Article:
They are two artists with two different artistic styles — one textured and ethereal, the other structural and vibrant with color. They speak different languages and live and work on different continents
They will say, each in her own language, that these are superficial barriers to friendship.
French-speaking Wafaâ Mezouar of Casablanca, Morocco and English-speaking Layla Fanucci of St. Helena have become good friends who share more similarities than differences.
Both are noted for their robust, infectious laughter. Both are thoughtful, accomplished and energetic artists with personalities that can fill any room they’re in.
Somewhere in their studios each has a well-used ladder because they both paint on canvases taller than the average man.
And in November and December they are exhibiting 10 to 15 examples of their most recent work at Robert Mondavi Winery.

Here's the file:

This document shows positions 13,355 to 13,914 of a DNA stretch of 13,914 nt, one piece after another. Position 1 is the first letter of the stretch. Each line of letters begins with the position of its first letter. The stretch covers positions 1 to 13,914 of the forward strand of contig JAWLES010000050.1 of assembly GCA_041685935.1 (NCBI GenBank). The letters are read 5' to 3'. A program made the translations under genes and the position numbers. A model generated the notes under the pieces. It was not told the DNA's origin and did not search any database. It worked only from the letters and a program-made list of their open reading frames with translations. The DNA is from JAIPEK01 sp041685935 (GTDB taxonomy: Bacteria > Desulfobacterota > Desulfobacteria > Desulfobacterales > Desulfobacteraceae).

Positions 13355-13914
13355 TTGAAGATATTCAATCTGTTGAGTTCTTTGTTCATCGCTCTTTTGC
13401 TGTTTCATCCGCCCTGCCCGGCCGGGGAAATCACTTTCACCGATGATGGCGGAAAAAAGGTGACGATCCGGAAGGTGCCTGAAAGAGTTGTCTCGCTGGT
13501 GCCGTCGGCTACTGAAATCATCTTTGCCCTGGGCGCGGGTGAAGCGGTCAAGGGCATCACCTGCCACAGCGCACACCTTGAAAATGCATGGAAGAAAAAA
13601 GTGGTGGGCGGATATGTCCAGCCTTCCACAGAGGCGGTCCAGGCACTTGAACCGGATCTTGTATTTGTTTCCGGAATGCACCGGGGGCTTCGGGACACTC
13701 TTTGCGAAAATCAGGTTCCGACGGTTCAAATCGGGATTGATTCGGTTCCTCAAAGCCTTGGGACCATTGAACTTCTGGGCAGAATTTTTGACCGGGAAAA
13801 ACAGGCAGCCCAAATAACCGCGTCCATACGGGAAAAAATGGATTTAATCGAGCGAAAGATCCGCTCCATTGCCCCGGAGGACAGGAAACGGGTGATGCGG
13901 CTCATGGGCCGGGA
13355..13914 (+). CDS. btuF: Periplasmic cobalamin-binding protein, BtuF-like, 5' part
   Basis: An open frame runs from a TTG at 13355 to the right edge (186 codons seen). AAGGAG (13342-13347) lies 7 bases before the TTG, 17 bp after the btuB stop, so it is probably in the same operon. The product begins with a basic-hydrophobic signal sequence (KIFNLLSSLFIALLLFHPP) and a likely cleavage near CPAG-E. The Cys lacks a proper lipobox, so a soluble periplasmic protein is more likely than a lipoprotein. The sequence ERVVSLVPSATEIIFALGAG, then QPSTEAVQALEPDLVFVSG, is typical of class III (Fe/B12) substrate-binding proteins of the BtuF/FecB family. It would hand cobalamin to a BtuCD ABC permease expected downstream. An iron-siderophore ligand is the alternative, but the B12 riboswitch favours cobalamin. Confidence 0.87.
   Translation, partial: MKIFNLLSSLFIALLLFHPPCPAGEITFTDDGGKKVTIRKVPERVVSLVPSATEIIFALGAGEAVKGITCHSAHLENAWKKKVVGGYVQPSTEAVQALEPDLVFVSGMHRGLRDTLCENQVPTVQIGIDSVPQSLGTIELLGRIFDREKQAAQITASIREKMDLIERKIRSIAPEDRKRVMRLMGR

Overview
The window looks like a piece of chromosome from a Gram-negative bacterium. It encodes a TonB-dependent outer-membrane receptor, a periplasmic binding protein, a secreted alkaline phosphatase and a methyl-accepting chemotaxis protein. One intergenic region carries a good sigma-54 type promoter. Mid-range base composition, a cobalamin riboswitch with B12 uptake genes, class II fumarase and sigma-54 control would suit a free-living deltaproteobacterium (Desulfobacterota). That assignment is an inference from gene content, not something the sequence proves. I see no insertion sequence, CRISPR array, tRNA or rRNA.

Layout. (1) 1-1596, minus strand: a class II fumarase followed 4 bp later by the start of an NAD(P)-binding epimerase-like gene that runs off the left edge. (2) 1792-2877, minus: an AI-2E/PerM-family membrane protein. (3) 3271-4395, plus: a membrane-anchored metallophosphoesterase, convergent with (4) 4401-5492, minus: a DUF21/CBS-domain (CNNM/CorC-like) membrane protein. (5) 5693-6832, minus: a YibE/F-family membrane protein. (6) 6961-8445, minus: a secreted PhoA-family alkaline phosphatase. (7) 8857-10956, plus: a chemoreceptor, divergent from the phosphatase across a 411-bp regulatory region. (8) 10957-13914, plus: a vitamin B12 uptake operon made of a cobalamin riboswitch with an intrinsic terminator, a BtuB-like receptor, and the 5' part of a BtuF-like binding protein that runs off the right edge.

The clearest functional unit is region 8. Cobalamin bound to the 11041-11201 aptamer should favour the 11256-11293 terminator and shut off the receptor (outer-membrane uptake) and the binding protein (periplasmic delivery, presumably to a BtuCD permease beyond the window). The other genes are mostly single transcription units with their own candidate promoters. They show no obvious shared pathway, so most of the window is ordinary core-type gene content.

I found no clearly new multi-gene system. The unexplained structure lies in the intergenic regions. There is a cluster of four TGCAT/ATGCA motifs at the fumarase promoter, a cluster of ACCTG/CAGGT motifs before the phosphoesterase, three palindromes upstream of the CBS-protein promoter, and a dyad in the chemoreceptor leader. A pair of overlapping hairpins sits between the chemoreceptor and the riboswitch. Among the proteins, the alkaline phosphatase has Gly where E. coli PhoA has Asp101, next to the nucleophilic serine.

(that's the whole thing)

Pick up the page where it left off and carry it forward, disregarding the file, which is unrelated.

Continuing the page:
Mezouar, with a sister, Amina Mezouar acting as translator, sat in the Fanuccis’ historic Charter Oak home/gallery/winery last week and talked about the unlikely friendship and the upcoming exhibition. Joining them was their mother, 86-year-old Fatima Naciri, also an artist.
Mezouar is a graduate of the Casablanca Institute of Fine Arts, who initially gained recognition for her work in the fiber arts, winning a gold medal at the Festival of Mahres, Tunisia in 1993 before switching to painting in acrylics and oils using historic natural pigments. (Their parents, the sisters said, made it clear that they and their nine siblings had no other option but to pursue a college degree or the equivalent.)
She earned a second gold medal for an entry in the Olympic Creative Cities Collection fine art exhibit in London this summer. The painting is on permanent exhibit in China’s Shanghai Museum. In between were awards from juried shows in France and the United States. Her work has been exhibited in Morocco, Britain, Germany, Spain, Mongolia, Washington, D.C., Birmingham, Ala., and Durham, N.C.